Tuesday, April 17, 2007

Review of Dr. Michael Stanislawski, "A Murder in Lemberg: Politics, Religion, and Violence in Modern Jewish History"

Some have already pointed out that Columbia University Professor Michael Stanislawski has a new book/thriller.[1] This book describes the murder of R. Abraham Kohn and the events leading up to it and its aftermath.

Prof. Stanislawski attempts to discern whether, in fact, R. Kohn was murdered -- Stanislawski thinks so -- and in doing so, provides a wonderful description of Lvov (Lemberg) during the mid-nineteenth century. The basic background is that R. Kohn was a Reform Rabbi who became the main Rabbi in Lemberg. This allowed him to enact various rules, some such as the abolition of the various Jewish taxes which were collected by Orthodox Jews and thus they profited from it at the expense of the poor could be viewed as postive. But, as he was Reform, even the poor who benifited from this, still complained about such changes. As Stanislawski shows, much of R. Kohn's actual reforms to Jewish practice were to be found in his articles (and his prior pulpit) rather than his public speeches or proclamations in Lemberg. While the book is interesting and Stanislawski does a good job on the whole, there are several points which I think need to be addressed.

The first is his conclusion. Although he does allow there may be room to doubt whether Kohn was murdered, anyone reading the book comes away with the impression that Stanislawski thinks Kohn was murdered. Stanislawski chides prior authors who don't conclude Kohn was murdered. The problem with this, is Stanislawski provides the entire legal history after Kohn's death, which seriously questions whether Kohn was murdered. That is, after Kohn died one person stood trial for his murder and was convicted. However, on appeal this was overturned. After the verdict was overturned, it was again reviewed by the highest court and the appellate court's judgment was upheld.

While there are some issues with both of these appellate decisions, I don't see how, after 150 years, and the fact that he admits he doesn't have all the documentation, Stanislawski could then chide these other authors for relying upon these contemporaneous decisions! If Stanislawski unearthed some document which pointed to the perpetrator that would be one thing, but that is not the case here.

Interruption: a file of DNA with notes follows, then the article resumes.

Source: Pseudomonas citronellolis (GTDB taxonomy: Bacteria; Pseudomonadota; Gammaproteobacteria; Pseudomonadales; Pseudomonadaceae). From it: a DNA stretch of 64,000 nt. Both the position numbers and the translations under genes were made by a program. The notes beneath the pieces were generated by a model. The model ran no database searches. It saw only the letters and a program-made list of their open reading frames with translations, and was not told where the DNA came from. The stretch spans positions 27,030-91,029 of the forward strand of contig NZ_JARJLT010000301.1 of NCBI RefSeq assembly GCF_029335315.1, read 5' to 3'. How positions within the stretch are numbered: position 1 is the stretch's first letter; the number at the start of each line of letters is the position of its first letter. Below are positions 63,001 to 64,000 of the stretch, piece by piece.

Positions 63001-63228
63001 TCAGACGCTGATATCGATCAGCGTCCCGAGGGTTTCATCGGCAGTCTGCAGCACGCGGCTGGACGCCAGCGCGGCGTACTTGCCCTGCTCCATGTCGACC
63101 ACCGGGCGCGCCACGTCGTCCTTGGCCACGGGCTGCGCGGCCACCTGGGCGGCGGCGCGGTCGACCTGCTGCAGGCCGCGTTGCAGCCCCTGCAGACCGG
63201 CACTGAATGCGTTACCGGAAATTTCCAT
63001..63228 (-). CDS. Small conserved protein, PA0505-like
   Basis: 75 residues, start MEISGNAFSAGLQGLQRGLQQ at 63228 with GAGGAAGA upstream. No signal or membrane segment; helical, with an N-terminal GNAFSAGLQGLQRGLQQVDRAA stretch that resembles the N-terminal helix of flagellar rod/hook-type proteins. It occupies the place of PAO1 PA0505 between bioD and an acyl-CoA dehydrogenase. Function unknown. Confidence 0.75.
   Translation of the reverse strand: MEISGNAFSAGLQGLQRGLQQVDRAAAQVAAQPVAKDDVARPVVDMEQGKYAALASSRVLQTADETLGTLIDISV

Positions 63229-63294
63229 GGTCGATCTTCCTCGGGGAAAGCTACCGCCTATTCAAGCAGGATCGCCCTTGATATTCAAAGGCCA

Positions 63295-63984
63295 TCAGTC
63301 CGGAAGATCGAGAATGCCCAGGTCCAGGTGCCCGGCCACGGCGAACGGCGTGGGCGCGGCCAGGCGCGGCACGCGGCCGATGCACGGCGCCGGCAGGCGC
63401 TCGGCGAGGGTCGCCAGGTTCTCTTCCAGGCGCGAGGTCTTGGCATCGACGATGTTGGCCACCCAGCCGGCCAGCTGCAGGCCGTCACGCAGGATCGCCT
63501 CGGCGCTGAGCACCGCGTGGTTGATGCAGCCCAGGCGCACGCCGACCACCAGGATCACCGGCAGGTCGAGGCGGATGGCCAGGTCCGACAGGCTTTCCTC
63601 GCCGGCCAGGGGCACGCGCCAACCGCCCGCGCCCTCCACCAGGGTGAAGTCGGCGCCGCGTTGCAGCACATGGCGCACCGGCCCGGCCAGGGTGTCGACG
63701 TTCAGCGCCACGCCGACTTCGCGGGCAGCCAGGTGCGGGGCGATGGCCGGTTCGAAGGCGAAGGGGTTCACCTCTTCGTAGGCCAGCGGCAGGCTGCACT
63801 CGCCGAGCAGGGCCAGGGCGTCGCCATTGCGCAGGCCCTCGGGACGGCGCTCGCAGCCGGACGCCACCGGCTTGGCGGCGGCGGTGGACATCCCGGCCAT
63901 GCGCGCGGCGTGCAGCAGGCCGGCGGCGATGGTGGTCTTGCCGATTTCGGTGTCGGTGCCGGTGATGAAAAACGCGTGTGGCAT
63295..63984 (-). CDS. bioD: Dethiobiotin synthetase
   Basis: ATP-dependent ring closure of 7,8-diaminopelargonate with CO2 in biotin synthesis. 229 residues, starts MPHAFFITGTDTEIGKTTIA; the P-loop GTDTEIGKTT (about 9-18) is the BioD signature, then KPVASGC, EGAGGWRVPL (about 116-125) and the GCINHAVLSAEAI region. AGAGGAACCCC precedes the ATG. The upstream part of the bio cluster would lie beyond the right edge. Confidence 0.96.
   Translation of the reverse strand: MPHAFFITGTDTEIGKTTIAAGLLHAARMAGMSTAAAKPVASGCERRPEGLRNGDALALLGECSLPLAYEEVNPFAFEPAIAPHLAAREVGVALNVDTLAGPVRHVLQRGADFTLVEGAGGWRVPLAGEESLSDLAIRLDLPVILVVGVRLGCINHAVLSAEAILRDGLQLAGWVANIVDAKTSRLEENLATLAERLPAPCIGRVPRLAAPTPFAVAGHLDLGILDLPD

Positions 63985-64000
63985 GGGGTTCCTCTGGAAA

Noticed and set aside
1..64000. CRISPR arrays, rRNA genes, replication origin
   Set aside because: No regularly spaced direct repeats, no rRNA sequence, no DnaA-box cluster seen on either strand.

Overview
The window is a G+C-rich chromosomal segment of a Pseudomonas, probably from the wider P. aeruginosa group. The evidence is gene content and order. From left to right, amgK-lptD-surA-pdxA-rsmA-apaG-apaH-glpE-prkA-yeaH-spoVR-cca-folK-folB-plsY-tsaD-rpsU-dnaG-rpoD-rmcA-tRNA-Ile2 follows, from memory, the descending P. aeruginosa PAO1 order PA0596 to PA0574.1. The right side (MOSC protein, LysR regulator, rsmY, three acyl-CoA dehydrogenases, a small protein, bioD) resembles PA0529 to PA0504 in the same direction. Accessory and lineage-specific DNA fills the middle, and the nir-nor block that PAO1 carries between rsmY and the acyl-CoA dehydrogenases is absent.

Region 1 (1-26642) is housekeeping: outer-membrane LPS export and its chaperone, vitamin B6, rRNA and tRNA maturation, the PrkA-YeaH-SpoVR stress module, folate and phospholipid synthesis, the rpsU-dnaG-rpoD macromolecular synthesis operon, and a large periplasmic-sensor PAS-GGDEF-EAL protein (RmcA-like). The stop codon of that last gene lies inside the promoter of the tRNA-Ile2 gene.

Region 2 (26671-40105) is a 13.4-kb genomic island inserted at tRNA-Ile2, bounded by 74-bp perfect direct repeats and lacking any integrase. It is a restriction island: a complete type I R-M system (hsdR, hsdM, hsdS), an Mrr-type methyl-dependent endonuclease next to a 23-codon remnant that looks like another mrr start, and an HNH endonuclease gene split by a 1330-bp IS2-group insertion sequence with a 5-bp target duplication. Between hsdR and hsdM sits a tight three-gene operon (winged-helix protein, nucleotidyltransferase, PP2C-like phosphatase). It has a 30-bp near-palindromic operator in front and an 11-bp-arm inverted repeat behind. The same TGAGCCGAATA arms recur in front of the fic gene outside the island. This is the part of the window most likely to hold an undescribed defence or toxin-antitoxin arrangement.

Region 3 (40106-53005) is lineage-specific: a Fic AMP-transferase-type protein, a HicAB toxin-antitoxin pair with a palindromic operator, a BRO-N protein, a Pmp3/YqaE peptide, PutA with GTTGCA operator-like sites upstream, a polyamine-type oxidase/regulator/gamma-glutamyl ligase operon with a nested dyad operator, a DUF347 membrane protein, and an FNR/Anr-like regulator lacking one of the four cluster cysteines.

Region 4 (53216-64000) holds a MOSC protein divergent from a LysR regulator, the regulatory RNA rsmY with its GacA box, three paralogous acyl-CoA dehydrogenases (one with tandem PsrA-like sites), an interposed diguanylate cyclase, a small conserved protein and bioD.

Additionally, Stanislawski intimates that as the accused was Orthodox, later Orthodox writers and publishers attempted to cover up the whole incident and label it as a death. He singles out the publishing house Mossad HaRav Kook and lays claim they also deliberately got it wrong. [2] Setting aside the possiblity that these Orthodox publications decided to rely upon the decision of the abovementioned courts, it is disingenuous to accuse Mossad HaRav Kook when in fact, another one of their publications -- one that they have reprinted just a few weeks ago -- includes the story as Stanislawski wants to believe it happened. Included in Prof. Meir Hershkovics' biography on R. Tzvi Hirsch Chajes (Maharetz Chajes) published by Mossad HaRav Kook, it is noted that Kohn and his child were murdered by Orthodox Jews.[3]

While, a conspiracy theory makes for more exciting reading, the facts don't seem to support it.

Notes:
[1] Michael Stanislawski, A Murder in Lemberg: Politics, Religion, and Violence in Modern Jewish History (Princeton University Press, 2007)
[2] See esp. id. p. 77
[3] See Meir Hershkovics, Maharetz Chayot: Toledot Rabbi Tzvi Hirsh Chayot u-Mishnato (Mossad HaRav Kook, 2007), p. 103-05.

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